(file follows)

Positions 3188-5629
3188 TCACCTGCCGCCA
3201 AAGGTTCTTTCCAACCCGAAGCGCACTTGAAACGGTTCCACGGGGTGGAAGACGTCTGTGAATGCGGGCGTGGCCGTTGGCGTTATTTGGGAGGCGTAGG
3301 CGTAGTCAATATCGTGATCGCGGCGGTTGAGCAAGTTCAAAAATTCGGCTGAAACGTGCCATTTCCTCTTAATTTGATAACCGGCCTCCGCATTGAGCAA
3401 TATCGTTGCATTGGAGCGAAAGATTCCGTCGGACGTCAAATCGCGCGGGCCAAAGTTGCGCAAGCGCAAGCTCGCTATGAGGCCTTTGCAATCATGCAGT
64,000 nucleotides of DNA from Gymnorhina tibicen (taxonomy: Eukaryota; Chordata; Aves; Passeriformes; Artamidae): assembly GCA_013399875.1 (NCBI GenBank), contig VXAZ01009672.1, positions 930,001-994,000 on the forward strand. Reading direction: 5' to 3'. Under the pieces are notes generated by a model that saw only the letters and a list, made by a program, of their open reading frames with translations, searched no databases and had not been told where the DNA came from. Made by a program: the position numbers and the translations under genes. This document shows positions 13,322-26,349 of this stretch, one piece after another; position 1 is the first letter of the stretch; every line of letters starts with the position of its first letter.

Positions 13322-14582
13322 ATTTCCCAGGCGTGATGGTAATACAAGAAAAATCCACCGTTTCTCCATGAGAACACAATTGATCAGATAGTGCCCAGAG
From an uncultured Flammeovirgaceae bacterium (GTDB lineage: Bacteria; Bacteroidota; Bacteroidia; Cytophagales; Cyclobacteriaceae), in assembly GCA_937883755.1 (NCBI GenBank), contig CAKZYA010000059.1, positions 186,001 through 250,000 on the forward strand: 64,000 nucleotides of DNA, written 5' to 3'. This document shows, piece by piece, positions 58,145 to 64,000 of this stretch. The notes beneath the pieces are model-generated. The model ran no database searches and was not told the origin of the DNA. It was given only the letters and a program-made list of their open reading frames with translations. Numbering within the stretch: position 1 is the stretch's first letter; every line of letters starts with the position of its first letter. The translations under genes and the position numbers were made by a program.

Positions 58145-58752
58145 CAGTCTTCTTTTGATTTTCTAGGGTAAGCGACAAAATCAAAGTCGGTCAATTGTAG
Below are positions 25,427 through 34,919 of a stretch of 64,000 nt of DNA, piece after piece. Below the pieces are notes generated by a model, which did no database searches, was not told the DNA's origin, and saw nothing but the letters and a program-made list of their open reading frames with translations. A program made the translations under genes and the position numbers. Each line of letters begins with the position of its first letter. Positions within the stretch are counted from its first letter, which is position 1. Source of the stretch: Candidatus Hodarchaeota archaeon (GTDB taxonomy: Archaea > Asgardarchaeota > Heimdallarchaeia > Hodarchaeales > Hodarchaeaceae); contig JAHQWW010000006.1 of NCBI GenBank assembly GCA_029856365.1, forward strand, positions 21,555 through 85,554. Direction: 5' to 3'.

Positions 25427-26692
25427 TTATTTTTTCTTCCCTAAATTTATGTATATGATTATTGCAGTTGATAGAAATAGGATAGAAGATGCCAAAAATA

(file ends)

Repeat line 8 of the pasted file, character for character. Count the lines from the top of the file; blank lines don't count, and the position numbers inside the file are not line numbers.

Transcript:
13322 ATTTCCCAGGCGTGATGGTAATACAAGAAAAATCCACCGTTTCTCCATGAGAACACAATTGATCAGATAGTGCCCAGAG